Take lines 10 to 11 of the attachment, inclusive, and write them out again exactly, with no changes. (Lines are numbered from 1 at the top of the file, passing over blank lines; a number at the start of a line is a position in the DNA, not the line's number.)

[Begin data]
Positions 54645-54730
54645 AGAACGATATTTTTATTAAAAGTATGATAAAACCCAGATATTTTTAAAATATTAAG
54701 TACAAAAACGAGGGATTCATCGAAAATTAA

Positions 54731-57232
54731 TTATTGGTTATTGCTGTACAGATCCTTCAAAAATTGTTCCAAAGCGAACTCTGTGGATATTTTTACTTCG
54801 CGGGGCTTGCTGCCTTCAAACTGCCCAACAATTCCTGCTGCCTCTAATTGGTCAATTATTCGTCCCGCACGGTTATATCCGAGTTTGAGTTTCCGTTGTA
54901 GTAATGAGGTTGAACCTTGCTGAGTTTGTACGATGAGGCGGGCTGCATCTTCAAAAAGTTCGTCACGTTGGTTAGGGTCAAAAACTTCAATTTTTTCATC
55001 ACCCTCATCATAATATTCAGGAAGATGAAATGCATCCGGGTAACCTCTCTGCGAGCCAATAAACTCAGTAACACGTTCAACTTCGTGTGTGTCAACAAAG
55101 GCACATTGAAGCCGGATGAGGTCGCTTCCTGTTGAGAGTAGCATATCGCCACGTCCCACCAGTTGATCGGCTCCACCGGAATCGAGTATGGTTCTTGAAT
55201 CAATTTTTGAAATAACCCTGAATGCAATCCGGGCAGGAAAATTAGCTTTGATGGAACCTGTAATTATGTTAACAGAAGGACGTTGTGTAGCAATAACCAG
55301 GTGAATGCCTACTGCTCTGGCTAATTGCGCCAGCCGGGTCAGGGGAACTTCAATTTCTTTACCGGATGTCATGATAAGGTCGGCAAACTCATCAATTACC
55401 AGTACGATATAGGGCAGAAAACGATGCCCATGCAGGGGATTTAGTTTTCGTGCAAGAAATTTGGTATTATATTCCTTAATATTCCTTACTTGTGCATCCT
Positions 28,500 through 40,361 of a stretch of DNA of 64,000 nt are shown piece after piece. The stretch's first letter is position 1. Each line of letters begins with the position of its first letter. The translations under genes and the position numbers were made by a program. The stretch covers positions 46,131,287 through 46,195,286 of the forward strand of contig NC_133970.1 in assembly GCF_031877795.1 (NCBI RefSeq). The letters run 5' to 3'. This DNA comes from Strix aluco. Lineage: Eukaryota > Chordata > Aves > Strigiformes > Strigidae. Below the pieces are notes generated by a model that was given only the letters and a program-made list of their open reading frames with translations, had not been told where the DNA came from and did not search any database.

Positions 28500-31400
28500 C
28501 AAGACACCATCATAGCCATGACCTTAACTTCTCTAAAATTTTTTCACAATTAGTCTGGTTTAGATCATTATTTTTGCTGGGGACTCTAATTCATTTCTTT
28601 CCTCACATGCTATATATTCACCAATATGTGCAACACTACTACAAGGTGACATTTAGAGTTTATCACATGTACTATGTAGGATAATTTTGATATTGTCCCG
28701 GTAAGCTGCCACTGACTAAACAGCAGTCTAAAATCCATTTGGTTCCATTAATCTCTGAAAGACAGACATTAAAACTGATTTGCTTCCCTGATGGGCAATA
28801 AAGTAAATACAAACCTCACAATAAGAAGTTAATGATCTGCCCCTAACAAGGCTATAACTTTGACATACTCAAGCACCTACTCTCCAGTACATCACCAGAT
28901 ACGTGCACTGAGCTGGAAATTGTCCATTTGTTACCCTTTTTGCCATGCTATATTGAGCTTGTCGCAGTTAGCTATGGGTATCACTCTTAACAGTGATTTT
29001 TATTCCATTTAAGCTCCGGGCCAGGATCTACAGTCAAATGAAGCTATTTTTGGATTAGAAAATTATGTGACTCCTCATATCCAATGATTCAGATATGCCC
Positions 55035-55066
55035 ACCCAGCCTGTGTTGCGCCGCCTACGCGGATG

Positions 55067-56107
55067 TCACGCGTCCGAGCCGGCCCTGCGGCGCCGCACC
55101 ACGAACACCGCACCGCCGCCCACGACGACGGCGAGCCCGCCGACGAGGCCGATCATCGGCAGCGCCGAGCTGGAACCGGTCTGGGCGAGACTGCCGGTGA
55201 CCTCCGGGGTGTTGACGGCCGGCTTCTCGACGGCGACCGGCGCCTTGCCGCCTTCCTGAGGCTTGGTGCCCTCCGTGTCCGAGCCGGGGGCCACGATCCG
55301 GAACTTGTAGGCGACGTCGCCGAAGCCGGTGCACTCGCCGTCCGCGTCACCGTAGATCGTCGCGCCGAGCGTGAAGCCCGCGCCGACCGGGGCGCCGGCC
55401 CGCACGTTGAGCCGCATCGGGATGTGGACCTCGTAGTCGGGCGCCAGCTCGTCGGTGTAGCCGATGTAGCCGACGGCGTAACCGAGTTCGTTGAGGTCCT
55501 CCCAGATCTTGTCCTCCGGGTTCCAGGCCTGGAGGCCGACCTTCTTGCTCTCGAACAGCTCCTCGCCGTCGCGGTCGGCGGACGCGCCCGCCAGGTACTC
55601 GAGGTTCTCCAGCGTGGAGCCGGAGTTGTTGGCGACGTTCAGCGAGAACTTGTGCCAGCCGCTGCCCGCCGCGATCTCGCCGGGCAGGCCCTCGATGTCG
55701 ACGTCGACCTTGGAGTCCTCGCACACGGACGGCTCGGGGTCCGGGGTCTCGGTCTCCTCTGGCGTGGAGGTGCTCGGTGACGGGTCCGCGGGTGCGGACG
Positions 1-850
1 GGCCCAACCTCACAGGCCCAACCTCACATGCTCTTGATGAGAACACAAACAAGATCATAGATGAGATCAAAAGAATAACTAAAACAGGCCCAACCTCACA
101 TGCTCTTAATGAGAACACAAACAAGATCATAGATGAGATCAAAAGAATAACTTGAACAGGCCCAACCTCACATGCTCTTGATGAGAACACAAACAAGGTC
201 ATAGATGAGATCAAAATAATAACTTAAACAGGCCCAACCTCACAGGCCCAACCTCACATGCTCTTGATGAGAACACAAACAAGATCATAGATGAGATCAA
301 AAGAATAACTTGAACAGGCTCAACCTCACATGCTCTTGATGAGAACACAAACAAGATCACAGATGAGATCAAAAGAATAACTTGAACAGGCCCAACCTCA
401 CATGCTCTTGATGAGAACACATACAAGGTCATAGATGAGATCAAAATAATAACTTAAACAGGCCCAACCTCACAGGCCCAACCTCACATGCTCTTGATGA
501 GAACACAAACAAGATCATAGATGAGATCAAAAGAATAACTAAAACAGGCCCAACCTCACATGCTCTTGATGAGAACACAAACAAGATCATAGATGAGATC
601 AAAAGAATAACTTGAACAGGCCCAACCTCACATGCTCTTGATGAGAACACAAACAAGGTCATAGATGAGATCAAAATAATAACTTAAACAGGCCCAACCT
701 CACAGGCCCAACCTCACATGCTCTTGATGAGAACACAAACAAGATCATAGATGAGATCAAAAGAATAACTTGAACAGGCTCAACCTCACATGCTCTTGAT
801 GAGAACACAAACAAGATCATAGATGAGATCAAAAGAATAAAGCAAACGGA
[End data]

55201 CAATTTTTGAAATAACCCTGAATGCAATCCGGGCAGGAAAATTAGCTTTGATGGAACCTGTAATTATGTTAACAGAAGGACGTTGTGTAGCAATAACCAG
55301 GTGAATGCCTACTGCTCTGGCTAATTGCGCCAGCCGGGTCAGGGGAACTTCAATTTCTTTACCGGATGTCATGATAAGGTCGGCAAACTCATCAATTACC